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      03-06-2008, 02:11 PM   #27
First Lieutenant

Drives: 01 330ci; 07 335i
Join Date: Oct 2005
Location: Irvine

iTrader: (0)

Originally Posted by John 070 View Post
What you say is absolutely true. Basically, it's like saying the price dropped $700 (that's my interest calc. for 25k borrowed) over the 5 year duration of the loan, on March 1, and a person bought Feb. 29. They missed an incentive as a result. No matter what they try to do, i.e. pay the loan off early, etc., in the end they paid more for the vehicle than if they got it on March 1. The person at 3.9% can also pay off early, so they're still better off than the 4.9% person.

Keep in mind, even 3.9% is higher than what is typically earned in an internet savings acct., so it's no longer that simple to earn more in a savings acct., than on a loan.

So whatever the 4.9 person can fanagle, it's not the same and the opportunity cost of further decisions must be considered. I say for the 4.9'ers, forget about it, it's done. You'll drive yourself crazy unnecessarily.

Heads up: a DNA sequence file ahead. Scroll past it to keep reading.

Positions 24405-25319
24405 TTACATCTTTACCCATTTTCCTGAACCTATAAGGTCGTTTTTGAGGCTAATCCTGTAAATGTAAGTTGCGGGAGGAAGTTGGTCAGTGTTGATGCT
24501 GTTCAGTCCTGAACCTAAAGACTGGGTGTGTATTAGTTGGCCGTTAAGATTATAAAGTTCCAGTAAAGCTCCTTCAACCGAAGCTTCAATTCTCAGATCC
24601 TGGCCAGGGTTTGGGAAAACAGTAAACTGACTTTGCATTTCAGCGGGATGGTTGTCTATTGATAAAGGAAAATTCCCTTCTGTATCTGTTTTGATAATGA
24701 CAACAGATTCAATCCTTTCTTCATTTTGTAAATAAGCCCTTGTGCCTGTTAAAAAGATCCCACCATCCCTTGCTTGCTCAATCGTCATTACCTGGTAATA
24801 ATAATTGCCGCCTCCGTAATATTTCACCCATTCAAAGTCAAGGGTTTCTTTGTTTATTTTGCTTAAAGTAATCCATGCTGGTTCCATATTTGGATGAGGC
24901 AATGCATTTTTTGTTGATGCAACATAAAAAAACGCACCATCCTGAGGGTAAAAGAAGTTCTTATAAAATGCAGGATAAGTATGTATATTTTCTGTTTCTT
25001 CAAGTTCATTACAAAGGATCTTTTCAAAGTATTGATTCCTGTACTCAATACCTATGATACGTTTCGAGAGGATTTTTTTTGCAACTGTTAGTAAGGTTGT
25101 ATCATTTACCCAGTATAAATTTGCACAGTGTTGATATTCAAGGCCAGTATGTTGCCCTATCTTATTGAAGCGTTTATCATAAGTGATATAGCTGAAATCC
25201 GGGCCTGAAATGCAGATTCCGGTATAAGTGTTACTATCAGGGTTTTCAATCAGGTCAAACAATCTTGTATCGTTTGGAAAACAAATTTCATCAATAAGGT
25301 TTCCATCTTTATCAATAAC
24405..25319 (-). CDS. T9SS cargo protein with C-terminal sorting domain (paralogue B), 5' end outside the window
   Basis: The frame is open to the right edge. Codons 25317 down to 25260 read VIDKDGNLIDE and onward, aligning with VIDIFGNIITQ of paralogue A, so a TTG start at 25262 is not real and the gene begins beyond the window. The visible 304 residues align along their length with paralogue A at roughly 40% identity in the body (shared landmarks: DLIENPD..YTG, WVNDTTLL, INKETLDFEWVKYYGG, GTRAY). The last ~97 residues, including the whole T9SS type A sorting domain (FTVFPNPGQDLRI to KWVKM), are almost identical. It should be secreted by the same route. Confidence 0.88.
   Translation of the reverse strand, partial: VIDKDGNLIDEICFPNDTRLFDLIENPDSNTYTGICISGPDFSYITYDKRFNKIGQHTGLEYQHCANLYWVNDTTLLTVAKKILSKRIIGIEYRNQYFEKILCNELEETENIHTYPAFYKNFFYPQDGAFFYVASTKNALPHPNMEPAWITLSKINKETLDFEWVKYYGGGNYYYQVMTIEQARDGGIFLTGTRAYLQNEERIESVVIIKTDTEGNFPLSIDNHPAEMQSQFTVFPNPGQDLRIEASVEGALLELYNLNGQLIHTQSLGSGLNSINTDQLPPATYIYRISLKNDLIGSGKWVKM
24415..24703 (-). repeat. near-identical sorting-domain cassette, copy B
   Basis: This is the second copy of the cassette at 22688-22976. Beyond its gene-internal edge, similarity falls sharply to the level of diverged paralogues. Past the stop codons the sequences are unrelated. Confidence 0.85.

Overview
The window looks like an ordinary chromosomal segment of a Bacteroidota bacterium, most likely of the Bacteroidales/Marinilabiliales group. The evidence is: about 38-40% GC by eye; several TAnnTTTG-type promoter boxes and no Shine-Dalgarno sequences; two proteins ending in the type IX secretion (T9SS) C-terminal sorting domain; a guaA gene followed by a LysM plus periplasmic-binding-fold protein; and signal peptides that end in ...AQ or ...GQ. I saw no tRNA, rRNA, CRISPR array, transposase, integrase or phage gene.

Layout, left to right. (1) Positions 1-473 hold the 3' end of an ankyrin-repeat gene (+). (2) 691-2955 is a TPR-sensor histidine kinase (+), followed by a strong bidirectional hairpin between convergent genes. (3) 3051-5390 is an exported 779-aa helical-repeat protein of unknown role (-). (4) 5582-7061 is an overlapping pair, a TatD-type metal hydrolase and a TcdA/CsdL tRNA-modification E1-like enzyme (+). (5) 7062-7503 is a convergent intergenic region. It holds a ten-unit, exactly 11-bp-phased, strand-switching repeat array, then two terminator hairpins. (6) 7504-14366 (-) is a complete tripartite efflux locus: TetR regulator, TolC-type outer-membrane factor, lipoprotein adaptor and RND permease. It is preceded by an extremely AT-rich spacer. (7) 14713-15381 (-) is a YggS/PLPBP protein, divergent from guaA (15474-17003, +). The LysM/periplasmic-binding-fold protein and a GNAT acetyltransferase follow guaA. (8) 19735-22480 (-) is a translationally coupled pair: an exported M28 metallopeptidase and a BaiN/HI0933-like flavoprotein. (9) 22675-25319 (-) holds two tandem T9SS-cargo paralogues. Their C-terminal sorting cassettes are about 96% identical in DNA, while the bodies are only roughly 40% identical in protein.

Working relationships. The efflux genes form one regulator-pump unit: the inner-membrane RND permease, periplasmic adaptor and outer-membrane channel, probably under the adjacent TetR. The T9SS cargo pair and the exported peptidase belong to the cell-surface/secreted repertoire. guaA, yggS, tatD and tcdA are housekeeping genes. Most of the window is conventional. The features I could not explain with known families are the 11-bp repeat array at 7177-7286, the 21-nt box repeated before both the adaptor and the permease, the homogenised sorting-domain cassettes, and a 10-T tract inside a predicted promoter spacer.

And again, there's nothing wrong at all about paying off a loan early, nothing. It doesn't maximize return in most cases, but at the same time, not having debt is a relief i.e. "feel good" move.
I agree. I'm posting a comment made recently about a buddy that thought he could make more financing a car and because of the bad economy he would have been better off buying the car. This isn't true for everyone but many believe they are Warren Buffet when it comes to investing, fooling themselves with inaccurate percentages, when in reality they aren't even close.

My idiot friend leased a Mercedes and put the difference in the market back in October. Hes down more than 15% - about the same as the DJIA. On track to loose more in the market than he would have in depreciation. Plus he doesn't own a business so none of the payments are a write off. If the market doesn't get a good rebound (18% just to break even) he will end his lease loosing a lot more than if he bought, used the car then resold the car. Even the best intended plans dont always work out in unstable economic times.

If your true yield is less than the loan then there is nothing wrong in paying off a loan early instead of letting it tank in the market (if that was the plan).